Legal Updates of Labour & Employment Practice (Q1, 2017)

19 04 2017

LEGISLATIVE ACTS

Preemptive right for pre-retirees

On April 6, 2017, the Parliament has adopted the Law1, which supplements Article 42 (2) of the Labor Code of Ukraine with an extra item granting the preemptive right to retain the job in the event of redundancy for employees of pre-retirement age, having less than three years left to their pension. We remind that Article 42 of the Labor Code of Ukraine requires the employer who carries on the redundancy to give the preemptive right to retain the job to employees with higher qualification and productivity of work. If these features are equal, then the preemptive right shall be given to categories listed in paragraph 2 of the said Article (employees with family, those who have longer record of employment with this entity, ex-combatants, etc.).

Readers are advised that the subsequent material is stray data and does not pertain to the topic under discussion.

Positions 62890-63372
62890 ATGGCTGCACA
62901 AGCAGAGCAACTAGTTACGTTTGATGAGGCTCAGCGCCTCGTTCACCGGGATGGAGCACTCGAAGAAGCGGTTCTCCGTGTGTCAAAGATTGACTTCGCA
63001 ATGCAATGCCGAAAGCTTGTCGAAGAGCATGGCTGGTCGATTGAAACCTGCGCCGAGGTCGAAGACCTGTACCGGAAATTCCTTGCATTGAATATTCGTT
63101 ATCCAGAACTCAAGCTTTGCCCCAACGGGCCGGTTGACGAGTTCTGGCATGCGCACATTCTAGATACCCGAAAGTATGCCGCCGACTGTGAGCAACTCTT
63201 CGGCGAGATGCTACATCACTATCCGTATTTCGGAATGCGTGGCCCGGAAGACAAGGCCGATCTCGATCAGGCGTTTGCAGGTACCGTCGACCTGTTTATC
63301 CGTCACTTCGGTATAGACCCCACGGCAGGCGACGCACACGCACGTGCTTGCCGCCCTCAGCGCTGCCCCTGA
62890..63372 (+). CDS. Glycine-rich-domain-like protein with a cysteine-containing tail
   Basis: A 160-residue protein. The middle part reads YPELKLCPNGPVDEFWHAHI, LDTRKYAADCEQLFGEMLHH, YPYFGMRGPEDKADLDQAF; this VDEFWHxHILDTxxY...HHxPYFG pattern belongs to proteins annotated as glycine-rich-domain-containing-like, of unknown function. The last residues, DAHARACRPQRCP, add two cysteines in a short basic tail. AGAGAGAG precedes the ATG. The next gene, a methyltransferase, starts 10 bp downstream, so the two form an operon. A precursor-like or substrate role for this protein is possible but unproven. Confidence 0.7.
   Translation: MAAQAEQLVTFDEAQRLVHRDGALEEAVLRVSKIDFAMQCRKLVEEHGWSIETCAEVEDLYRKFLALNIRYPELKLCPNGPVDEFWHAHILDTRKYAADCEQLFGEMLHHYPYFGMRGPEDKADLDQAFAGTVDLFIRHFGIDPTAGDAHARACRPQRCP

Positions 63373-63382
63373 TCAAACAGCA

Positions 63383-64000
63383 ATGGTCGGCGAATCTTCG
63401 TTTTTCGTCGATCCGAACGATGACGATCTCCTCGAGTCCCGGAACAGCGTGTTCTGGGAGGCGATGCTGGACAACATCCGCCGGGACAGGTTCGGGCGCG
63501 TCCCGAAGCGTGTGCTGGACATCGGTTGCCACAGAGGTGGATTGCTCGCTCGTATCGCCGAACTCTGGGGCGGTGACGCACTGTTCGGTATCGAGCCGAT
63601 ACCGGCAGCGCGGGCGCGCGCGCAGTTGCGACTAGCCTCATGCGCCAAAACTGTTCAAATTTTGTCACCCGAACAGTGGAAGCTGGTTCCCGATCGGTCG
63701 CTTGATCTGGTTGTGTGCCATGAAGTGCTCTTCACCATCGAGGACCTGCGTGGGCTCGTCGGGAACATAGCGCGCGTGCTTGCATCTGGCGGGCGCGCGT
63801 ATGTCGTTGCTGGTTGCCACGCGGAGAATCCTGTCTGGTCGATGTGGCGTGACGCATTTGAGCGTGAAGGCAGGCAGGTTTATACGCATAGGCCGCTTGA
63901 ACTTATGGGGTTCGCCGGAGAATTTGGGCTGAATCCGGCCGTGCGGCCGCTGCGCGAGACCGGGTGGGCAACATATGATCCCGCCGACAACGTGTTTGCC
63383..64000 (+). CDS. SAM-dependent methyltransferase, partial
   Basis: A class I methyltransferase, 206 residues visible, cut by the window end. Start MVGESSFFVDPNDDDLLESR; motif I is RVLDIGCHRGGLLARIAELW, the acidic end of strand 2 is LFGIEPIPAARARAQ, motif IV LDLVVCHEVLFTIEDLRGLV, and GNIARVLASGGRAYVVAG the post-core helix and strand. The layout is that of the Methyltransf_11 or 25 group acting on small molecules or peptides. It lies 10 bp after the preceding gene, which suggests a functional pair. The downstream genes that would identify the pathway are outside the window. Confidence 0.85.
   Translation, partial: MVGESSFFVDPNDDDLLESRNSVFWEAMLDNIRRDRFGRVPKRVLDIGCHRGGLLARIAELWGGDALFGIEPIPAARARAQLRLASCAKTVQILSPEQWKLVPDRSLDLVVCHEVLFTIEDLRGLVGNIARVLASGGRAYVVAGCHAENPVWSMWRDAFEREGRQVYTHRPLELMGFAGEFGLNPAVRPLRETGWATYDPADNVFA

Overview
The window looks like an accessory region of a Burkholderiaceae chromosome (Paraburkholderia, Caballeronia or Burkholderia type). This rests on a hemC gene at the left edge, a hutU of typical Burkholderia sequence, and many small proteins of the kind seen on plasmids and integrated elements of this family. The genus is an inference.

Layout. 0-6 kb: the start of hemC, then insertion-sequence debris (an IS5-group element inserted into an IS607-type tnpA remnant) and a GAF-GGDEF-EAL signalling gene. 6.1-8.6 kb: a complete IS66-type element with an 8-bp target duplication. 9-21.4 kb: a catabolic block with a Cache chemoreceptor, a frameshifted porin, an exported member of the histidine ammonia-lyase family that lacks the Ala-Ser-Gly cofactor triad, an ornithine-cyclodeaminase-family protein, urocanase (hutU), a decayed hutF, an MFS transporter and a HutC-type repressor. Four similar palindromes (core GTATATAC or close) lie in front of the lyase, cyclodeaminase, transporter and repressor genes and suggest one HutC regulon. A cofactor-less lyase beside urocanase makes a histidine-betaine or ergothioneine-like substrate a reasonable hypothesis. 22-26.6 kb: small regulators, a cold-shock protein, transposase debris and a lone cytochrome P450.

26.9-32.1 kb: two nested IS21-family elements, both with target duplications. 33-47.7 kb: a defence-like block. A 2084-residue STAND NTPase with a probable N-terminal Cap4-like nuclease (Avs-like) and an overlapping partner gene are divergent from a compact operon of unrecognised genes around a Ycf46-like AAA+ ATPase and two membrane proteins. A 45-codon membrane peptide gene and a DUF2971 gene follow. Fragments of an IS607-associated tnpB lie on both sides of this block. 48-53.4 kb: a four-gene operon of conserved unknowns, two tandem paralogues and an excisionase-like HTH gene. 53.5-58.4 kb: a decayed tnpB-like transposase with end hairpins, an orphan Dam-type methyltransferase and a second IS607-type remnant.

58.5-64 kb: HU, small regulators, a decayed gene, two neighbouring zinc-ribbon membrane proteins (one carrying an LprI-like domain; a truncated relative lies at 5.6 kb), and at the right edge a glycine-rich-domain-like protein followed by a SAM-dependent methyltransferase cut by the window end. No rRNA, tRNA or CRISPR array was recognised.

As of today, the pension age is set for men and women at the age of 60, provided they have 15 years of secured employment record. At the same time, women, who were born before March 31, 1961, have the right to retire at 55-59.5, depending on the date of birth. 

The Law will become effective after it is signed by the President and published, which is expected to be done by the end of April 2017.

INFLUENCES: Employers who carry on redundancies

RISKS: Recognition of dismissal carried under Article 40 (1) of the Labor Code of Ukraine as illegal with reinstatement of an employee of pre-retirement age, if his preemptive right was not considered

RECOMMENDATIONS: When carrying on redundancy of employees of 52-60 years old, the employers shall carefully consider their preemptive rights under Article 42 of the Labor Code of Ukraine